What Amenities Will Residents Want After the Pandemic?
- Jun 30, 2020
As we work through the next stage of the COVID-19 pandemic, the design of the spaces people live in has gained more significance. At the same time, property managers are looking to alter how residents use shared spaces and common-area amenities to ensure safety for all. More attention is given to easy-to-clean surfaces and to respecting social distancing guidelines throughout the community.
Many indoor and outdoor amenity spaces are going through a redesign phase that will enable residents to enjoy them comfortably. StudioSIX5 Product Design Manager Claire Richards has a few predictions about the amenities residents will prefer in the post-pandemic environment.
LISTEN TO: The Transformation of Resident Experience
What basic changes need to be made so residents can safely resume using common-area amenities?
Richards: First, communities will need to evaluate their cleaning procedures for amenities and add additional hygiene options in restrooms and amenities. They will need to come up with creative ways to have community events that adhere to social distancing guidelines as these are a major selling point. They will also need to think about changing around the amenities to create more individualized seating options so multiple residents can enjoy the amenities and still feel comfortable.
If employers will continue to allow residents to work remotely, will demand for communal work-from-home space increase?
Richards: Yes, recent events have accelerated a trend we have seen in the last few years. If so, what will it most likely to look like to accommodate safe social distancing? Developers will likely reallocate amenity space to create more and diverse working options, both interior and in outdoor areas.
Designers will need more specific space planning in order to achieve proper social distancing requirements and, most likely, create less of the traditional large conference or communal type tables/rooms, and instead provide more individual docking stations or spaces for residents. You might also see more dwelling units with built-in work areas or spaces set aside for home offices.
How about the landscape? If more residents will be working from home, they will most probably feel the need to unwind and get a breath of fresh air near their home.
Richards: I think we will see programming in all the outdoor areas to create more pocket areas so that small groups can be separated from each other, yet still enjoy the outdoor amenities safely. There might also be a change in the planning for outdoor communal grills and cooking amenities. It will be vital to incorporate more sanitation that is readily available for everyone throughout these spaces.
Will clubhouses feature smaller, separate rooms instead of open-space floorplans?
Richards: Rather than planning smaller, separate rooms, open spaces would be a better solution, but they will need to be designed in ways that create individual spaces within the open floorplan. Creating more rooms almost creates more space for germs to be spread—more doorknobs, more things to touch, more things to be hidden that don’t get cleaned often. I think the major change will need to be how HVAC systems are planned and how air circulates in spaces.
People will most likely want to avoid close contact with each other for a while. Will this trigger any changes to fitness facilities?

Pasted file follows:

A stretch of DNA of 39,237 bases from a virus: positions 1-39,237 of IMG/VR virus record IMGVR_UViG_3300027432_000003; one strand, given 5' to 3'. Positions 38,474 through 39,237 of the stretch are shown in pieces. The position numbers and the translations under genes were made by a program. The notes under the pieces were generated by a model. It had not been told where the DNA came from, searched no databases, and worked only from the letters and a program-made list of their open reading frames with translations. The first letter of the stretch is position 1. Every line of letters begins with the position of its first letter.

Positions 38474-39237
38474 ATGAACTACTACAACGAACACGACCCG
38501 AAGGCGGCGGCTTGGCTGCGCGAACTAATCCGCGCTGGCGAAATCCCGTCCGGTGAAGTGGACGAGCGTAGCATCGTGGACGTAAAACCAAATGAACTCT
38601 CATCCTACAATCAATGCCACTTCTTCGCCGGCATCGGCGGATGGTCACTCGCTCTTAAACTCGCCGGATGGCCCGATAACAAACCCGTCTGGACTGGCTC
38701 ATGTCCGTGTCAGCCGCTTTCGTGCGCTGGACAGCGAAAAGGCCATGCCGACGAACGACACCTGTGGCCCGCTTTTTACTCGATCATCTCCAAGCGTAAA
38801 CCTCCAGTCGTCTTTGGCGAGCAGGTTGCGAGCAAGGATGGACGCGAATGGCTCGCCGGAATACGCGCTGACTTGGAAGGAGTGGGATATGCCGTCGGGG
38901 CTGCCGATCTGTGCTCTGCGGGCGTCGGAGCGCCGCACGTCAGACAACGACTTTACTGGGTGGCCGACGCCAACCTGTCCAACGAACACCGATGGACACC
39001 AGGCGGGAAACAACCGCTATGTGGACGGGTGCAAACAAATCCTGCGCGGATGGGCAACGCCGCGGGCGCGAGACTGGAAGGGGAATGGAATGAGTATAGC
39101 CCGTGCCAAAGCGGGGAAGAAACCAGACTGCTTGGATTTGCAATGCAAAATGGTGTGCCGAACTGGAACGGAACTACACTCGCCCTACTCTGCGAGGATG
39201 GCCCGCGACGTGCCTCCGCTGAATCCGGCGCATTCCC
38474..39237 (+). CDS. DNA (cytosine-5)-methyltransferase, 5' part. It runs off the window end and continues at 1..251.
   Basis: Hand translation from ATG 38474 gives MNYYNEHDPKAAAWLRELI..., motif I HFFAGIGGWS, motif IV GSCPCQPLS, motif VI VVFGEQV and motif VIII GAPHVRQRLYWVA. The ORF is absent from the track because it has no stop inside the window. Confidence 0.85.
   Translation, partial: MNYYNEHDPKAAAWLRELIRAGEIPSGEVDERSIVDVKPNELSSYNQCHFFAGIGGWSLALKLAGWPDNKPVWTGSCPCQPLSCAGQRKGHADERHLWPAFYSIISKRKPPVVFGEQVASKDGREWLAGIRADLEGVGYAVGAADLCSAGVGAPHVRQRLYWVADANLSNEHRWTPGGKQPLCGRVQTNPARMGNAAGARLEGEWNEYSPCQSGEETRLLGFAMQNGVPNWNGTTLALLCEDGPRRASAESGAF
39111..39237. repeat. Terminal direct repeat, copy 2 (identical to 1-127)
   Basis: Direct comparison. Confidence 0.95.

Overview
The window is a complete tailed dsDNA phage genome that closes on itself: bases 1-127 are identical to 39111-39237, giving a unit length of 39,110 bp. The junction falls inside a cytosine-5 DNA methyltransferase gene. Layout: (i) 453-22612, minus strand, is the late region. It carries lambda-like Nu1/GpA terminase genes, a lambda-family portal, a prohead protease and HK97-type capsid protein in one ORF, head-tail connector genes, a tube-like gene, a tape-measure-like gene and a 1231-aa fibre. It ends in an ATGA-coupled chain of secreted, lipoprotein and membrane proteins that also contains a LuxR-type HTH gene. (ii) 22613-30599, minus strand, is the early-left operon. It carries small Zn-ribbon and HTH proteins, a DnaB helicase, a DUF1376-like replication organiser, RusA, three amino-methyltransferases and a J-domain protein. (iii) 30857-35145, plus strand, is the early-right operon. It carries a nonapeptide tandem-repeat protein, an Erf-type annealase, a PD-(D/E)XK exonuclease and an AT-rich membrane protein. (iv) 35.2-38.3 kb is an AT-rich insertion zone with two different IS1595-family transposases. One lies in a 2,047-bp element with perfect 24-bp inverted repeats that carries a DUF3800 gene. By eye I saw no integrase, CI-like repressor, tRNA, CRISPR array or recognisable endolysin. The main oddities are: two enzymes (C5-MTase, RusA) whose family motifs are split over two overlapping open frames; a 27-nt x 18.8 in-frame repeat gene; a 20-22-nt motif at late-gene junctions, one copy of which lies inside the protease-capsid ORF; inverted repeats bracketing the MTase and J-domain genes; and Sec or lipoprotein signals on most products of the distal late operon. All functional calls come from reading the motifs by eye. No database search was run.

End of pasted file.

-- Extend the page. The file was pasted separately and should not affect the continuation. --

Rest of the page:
Richards: Fitness amenities will possibly be managed more like professional gyms, with reservation times for working out and cleaning crews to clean after each workout or reservation block. Code changes might need to be made to allow for bottle fillers to replace drinking fountains, and cleaning crews and sanitation will need to be modified.
Community pools, spas and Jacuzzis are also very important elements of the amenity package. But they also encourage gatherings. Will these be replaced with other types of amenities or are they still viable?
Richards: They are still viable and residents might not be willing to give this amenity up. It will be up to the landscape architects and designers to come up with ways to encourage smaller groups, possibly with multiple pool/spa courtyards rather than one large area. It could also be mandatory to drain and refill the areas more often or have different chemicals or sanitary accessories added to the pools to stop the spread of germs.
What about cigar lounges, golf simulators, sitting areas or poker rooms? Will these spaces serve other purposes?
Richards: These areas could possibly be repurposed for newer amenities, but it might be that they are planned differently and have restrictions in place to manage how many residents use them and how often. We have seen a need for greater flexible spaces in open amenities in general, so there might be dedicated areas for these amenities within a larger open area rather than confined to a room.
What type of materials and fabrics do you expect designers to shift to in order to facilitate a smooth cleaning process and a high level of protection against germs?
Richards: We will probably see a move to more bleach-cleanable and antimicrobial materials in textiles, finish materials and paint. It will depend on the project budget, as these products are typically more expensive.
Does this mean that development and operational costs will also increase?
Richards: Development and operational costs will possibly both increase with these changes. More money will probably be spent on janitorial services and equipment. The way events are implemented and managed will need to be thought out. There will also be costs associated for property owners to train staff on how to run the property differently and protect residents from COVID-19. Finishes, fabrics and technology will be more expensive as well, and, overall, the design and research costs will increase.